UPDATED: Norwegian cross-country skiers have long enjoyed the privilege of crisp, cost-free ski tracks to lead them from waffle to waffle during the winter season. Some of those burdened with the task and price tag of preparing the tracks want to start charging fees, but are unlikely to succeed.
Newspaper Aftenposten reports that while cross-country skiers have previously not been asked to pay for the preparation of tracks, several ski resort managers are now looking to develop a system of financing that would shift fiscal responsibility to users. The question then becomes, are ski-happy Norwegians willing to pay to use prepared tracks?
Traditionally, the cost of preparing these tracks falls on the limited funds of local governments and volunteer efforts. In the Oslo area, for example, ski trails are groomed by both the city parks and recreation department and by the local ski association Skiforeningen. The association and its activities are funded by membership fees, and Skiforeningen is constantly appealing to people’s conscience to join and pay the fee, if they’re using the trails.
Alpine ski resorts, meanwhile, are forced to shoulder a good deal of the expenditures for their own groomed cross-country trails in order to offer hotel guests a varied ski experience. The details of a proposed user payment system must still be hammered out, but current suggestions for pricing are modest, around NOK 30 or USD 5, about one-tenth the cost of a lift pass at an alpine ski resort.
“A reasonable solution would be if those who use the tracks pay for them,” Atle Hovi, director of Resort Beitostølen told Aftenposten, “just like alpine skiers must pay for the use of hills and lifts.” An estimated NOK 1.5 million is spent on track preparation in the Beitostølen area every year. These are funds collected from willing contributors such as cabin owners and local industry.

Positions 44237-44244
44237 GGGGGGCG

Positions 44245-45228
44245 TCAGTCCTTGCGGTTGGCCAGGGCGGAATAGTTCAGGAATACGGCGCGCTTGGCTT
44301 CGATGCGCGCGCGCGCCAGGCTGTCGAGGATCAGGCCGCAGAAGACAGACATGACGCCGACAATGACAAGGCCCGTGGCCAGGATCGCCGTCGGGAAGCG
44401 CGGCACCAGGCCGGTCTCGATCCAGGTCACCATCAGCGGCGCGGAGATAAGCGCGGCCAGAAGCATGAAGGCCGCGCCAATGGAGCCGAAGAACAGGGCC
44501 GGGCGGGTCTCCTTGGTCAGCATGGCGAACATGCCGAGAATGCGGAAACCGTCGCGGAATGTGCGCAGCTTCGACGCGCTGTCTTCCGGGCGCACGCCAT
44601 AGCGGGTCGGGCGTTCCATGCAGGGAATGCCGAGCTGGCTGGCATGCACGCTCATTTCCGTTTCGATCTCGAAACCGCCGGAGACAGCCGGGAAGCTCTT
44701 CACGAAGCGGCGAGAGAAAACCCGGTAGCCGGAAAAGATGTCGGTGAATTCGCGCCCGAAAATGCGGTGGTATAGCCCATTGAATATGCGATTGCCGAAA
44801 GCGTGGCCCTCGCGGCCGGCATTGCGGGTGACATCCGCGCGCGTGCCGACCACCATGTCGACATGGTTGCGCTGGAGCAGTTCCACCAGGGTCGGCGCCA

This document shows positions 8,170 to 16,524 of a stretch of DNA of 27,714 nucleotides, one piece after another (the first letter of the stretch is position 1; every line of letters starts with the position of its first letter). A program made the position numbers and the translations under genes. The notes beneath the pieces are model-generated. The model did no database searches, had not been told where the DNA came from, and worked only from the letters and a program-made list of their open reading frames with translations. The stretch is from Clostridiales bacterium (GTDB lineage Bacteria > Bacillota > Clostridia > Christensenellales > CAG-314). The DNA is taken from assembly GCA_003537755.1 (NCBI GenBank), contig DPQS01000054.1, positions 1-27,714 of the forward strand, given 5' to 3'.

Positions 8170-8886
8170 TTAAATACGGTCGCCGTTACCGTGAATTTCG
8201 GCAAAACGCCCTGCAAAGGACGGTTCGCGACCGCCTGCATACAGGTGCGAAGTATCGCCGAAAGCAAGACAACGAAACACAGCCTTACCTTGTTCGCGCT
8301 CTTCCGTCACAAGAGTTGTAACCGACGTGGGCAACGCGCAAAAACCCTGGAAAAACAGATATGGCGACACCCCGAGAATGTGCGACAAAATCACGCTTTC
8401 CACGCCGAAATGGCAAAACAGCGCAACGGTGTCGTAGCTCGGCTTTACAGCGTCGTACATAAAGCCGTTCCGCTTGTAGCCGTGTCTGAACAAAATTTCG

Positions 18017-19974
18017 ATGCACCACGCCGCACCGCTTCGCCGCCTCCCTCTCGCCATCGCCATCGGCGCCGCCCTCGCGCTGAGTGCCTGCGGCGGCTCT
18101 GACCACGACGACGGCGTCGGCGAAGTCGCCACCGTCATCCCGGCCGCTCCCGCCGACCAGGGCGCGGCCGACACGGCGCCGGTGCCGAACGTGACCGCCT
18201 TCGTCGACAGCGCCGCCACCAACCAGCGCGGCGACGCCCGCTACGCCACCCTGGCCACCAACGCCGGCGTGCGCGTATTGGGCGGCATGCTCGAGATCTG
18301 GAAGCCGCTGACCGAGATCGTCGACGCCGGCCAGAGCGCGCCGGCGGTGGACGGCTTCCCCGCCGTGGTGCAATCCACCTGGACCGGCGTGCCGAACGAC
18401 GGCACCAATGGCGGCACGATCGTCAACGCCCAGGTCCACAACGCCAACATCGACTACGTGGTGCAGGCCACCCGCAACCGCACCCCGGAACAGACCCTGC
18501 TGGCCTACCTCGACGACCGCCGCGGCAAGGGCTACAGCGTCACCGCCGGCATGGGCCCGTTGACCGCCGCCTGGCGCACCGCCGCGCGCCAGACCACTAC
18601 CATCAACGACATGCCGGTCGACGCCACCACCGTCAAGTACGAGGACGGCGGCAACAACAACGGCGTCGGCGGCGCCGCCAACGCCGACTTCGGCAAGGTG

While user payment for prepared tracks is standard in several other countries, it becomes an issue in Norway as Norwegian law (Allmannsretten) allows for all citizens to freely take advantage of public areas in the great outdoors. In 1996, when the Norwegian Parliament re-evaluated the law (friluftsloven) that guarantees free access to the outdoors in Norway, politicians decreed that it must not cost anything to “move around” in the nature. It is not legal, Aftenposten reports, to demand payment for use of skiing or hiking trails. It is legal, though, to charge for parking at trailheads.
The Trysil alpine ski resort in eastern Norway introduced the idea of charging users for ski track preparation as early as 1992, but the proposal quickly failed when it met heavy resistance. Norwegians are accustomed to using ski tracks for free and the open access law was in effect then as well.
Trysil’s tourist director, Knut Løken, believes cross-country skiers are more willing to pay now than they were 20 years ago, but is cautious in once again introducing the concept. He told Aftenposten: “I still believe a system of user payment will have to emerge in preparing cross-country ski tracks.”